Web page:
Interviewees from primary schools reported that DYW activities are an important consideration for P7 pupils, most notably annual events where speakers from different employers deliver presentations. However, they stressed that DYW is a consideration with all year groups. The curriculum from P1 includes coverage of skills for work through role play and discussion of different roles in the community, sometimes including speakers from local employers.
"The priorities in our infant classes are literacy and numeracy… but I think the role play… [and] the people who help us topics feed into developing the young workforce… It's more discreet, because the priorities are slightly different." (Principal Teacher, urban primary school)
In S1, S2 and S3, several interviewees reported that their school provides timetabled DYW classes for pupils. These classes build on the work undertaken in primary schools by further raising awareness of different career opportunities and the skills they involve. Some interviewees said their school works intensively with S3 pupils to identify their career interests and ensure their course choices for S4 align with these.
"The way that we envisage it is that we will lay the foundations in the BGE phase… We're not asking you to pick a career at the BGE phase, but what are you good at and what are your interests, then hopefully that informs better subject choices." (Guidance Teacher, urban secondary school)
Interviewees explained that DYW activity becomes more focused in the Senior Phase. By this time, young people are more likely to have identified career options they want to pursue so more personalised support is delivered to help achieve their aims. This includes efforts to identify and access appropriate work experience and qualifications, such as support with university and college applications, as well as assistance with CV development and interview preparation. A few interviewees emphasised that the support is tailored to the pathways that individual young people are pursuing, whether that is further or higher education, an apprenticeship, or employment.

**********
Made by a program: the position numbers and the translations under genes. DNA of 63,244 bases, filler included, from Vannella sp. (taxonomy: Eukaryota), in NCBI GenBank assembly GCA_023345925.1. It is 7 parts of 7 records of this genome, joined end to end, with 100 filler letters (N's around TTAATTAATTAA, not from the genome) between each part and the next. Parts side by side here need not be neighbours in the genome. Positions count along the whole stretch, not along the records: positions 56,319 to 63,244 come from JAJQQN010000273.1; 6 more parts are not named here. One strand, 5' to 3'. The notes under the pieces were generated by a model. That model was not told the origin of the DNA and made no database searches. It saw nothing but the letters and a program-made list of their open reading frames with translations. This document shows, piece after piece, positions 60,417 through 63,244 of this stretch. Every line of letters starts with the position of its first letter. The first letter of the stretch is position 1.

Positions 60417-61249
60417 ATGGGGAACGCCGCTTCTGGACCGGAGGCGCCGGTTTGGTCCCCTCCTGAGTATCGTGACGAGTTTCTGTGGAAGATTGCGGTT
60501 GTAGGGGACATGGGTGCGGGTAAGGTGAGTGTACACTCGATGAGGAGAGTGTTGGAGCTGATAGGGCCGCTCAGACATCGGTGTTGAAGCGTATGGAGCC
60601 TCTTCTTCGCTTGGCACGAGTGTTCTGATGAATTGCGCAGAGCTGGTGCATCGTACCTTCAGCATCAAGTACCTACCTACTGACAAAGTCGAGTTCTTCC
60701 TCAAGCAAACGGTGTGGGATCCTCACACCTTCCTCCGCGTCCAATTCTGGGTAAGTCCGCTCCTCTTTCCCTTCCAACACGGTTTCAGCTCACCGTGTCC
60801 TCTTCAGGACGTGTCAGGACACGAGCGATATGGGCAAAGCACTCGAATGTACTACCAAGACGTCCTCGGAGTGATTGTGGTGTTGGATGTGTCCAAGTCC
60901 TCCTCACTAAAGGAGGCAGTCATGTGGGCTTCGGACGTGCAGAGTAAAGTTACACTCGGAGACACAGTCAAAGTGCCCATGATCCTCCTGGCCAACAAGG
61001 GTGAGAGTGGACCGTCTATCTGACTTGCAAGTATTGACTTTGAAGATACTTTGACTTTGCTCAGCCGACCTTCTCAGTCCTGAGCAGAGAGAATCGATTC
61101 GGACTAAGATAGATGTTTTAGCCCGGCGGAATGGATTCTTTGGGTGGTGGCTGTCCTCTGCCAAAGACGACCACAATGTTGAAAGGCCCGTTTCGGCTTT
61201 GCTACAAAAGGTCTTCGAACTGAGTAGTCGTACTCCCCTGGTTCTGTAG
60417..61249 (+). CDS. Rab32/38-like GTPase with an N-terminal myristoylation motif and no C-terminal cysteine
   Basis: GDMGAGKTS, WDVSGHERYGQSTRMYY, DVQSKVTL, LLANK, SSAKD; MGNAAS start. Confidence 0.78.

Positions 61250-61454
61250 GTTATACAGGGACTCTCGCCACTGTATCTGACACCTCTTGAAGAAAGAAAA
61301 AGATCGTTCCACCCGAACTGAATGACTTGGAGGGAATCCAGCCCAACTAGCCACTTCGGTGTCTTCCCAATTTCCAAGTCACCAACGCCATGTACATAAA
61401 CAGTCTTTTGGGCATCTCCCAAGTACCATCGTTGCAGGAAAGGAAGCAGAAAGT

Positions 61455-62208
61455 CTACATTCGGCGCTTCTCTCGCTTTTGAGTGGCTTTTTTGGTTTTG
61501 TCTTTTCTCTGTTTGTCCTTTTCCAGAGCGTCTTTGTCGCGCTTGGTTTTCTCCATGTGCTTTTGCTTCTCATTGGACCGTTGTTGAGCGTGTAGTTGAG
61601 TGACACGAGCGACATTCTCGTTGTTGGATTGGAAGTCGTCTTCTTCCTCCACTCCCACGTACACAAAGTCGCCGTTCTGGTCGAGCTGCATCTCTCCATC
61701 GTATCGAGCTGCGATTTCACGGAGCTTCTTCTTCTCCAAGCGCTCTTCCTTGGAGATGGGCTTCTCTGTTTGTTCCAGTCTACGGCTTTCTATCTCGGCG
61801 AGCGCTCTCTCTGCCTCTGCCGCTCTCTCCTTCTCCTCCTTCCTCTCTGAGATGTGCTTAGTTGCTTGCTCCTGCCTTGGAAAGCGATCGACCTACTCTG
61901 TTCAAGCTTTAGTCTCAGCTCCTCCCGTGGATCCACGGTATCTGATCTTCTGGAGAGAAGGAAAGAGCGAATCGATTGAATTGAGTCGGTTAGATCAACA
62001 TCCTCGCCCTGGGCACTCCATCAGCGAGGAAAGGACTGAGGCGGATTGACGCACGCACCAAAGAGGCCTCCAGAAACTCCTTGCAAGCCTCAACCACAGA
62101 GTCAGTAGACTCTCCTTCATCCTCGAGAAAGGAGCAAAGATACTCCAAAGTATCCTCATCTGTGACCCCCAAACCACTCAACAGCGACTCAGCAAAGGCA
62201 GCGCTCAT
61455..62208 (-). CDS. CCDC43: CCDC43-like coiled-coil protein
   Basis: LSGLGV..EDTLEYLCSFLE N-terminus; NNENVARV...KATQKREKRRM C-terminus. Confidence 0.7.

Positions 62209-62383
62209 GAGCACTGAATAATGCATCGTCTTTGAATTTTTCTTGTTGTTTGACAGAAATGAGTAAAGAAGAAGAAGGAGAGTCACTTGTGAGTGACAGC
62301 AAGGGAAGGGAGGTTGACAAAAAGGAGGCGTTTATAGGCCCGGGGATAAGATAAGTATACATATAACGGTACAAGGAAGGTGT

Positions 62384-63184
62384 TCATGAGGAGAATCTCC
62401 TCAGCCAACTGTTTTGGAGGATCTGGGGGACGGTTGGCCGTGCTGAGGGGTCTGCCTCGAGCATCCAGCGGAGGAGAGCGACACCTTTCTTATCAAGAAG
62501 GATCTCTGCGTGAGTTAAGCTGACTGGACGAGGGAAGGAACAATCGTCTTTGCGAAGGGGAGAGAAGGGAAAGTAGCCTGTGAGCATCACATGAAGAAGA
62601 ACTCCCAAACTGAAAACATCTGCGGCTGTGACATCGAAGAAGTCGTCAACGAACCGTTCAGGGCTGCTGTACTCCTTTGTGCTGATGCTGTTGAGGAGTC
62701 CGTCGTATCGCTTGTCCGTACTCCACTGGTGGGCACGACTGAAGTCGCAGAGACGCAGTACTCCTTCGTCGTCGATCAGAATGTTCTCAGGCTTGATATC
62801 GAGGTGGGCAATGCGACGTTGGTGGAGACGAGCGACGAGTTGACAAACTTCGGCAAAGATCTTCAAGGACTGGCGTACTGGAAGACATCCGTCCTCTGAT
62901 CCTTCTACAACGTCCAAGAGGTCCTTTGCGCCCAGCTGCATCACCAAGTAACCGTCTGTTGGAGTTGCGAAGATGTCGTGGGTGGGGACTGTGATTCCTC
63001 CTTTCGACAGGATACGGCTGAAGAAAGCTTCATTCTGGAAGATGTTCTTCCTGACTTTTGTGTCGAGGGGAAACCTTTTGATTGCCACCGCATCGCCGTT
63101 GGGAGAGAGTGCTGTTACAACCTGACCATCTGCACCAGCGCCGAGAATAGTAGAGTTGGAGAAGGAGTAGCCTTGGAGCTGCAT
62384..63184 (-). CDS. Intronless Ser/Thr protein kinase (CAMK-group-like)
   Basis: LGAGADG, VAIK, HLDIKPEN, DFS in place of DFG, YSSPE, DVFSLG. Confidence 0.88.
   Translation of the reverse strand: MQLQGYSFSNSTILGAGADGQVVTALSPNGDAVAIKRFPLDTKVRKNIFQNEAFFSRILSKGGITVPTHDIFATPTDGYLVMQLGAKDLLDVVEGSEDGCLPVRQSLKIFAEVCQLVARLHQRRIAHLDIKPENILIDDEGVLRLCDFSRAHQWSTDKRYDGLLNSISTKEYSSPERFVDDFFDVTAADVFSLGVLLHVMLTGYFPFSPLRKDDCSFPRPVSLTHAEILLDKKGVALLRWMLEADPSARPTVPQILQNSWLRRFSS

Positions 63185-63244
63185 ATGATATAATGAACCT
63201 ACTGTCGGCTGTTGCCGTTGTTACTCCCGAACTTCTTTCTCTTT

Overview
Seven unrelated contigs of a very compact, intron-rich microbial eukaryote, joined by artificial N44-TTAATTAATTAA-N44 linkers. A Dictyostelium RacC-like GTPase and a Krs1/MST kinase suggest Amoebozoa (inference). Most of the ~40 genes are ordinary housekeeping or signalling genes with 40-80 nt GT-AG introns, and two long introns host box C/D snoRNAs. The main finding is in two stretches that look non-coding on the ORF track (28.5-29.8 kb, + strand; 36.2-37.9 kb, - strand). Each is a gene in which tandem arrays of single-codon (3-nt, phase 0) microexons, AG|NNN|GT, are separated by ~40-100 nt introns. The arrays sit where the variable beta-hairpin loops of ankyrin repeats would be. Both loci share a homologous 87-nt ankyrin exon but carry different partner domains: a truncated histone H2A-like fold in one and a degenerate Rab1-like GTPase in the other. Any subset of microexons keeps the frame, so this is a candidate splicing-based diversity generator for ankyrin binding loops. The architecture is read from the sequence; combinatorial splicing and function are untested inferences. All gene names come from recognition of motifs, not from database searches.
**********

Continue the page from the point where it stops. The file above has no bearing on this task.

"As young people go into the Senior Phase, then we're starting to focus more thoroughly on exit points and preparation. So the types of events begin to change, we know our likely pathway for young people then so it's about helping them build confidence around accessing that pathway." (Head Teacher, rural secondary school)
Impact of COVID-19 on work-based learning
School staff often described the impact of COVID-19 on work-based learning in negative terms. Many activities could not take place, and there was less time to devote to DYW. However digital approaches allowed some schools to continue aspects of DYW activities during the pandemic, and the outlook improved in the 2021-22 academic year with more progress expected in 2022-23 as Scotland recovers from the pandemic.
Impact of COVID-19 on DYW activities
Activities that are key to implementing DYW such as work experience placements, employer presentations and careers fairs were affected by COVID-19. In a few cases (discussed below) these activities were pivoted to online delivery but, for the most part, they paused during the pandemic.